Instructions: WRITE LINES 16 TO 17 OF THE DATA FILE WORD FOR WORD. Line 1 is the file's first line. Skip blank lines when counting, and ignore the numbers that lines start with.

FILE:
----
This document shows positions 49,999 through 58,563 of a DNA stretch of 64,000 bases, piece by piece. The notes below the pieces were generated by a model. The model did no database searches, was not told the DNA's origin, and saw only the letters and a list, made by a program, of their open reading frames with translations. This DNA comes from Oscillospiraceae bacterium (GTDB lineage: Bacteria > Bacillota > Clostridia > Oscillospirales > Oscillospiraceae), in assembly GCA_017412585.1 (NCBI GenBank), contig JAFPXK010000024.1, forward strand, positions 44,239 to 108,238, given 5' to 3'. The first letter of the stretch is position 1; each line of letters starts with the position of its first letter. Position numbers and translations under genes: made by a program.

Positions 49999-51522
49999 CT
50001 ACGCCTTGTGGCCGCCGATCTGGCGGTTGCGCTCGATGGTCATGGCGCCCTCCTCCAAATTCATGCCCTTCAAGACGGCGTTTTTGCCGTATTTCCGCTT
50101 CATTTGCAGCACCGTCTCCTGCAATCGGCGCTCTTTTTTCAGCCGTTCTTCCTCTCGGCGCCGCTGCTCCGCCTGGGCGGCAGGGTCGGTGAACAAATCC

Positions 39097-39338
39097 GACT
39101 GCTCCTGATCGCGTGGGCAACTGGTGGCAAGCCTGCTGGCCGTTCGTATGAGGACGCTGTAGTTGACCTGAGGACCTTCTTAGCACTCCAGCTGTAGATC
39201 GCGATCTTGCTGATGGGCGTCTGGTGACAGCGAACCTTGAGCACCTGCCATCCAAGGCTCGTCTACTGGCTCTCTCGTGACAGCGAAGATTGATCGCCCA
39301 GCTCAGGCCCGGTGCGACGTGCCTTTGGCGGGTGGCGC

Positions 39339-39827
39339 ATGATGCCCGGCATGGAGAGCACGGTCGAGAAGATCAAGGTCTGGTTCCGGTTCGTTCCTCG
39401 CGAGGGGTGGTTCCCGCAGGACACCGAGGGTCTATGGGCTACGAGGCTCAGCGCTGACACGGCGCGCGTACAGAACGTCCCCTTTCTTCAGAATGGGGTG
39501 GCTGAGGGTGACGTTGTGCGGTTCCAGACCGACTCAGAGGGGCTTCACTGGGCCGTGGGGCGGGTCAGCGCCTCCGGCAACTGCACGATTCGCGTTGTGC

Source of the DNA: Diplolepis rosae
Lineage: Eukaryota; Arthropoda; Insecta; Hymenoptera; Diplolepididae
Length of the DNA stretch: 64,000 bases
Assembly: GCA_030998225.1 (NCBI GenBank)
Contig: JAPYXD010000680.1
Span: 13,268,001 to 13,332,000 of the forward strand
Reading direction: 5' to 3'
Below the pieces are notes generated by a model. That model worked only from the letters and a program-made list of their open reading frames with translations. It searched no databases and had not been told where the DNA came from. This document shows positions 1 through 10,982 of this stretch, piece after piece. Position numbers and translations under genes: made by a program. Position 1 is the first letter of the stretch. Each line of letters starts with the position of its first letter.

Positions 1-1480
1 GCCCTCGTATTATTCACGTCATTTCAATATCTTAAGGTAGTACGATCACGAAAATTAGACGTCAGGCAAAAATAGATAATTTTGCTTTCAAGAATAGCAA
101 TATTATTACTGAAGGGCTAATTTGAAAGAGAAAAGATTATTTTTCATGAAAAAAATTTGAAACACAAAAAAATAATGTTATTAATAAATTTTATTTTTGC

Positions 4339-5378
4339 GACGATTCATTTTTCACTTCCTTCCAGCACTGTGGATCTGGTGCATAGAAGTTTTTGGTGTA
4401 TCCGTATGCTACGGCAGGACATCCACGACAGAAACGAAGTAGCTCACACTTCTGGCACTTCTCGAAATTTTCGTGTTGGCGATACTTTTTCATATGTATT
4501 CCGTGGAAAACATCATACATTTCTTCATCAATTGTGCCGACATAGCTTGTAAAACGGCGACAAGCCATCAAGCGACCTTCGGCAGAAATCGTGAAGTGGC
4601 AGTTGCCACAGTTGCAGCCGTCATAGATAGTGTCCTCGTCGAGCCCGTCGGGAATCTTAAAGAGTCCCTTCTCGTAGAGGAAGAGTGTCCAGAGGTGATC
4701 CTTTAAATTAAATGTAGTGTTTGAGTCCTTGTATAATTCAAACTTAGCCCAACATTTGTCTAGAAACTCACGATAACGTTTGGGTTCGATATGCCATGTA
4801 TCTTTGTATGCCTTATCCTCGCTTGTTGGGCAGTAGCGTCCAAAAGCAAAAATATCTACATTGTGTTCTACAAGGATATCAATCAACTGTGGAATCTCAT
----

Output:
Lineage: Eukaryota; Arthropoda; Insecta; Hymenoptera; Diplolepididae
Length of the DNA stretch: 64,000 bases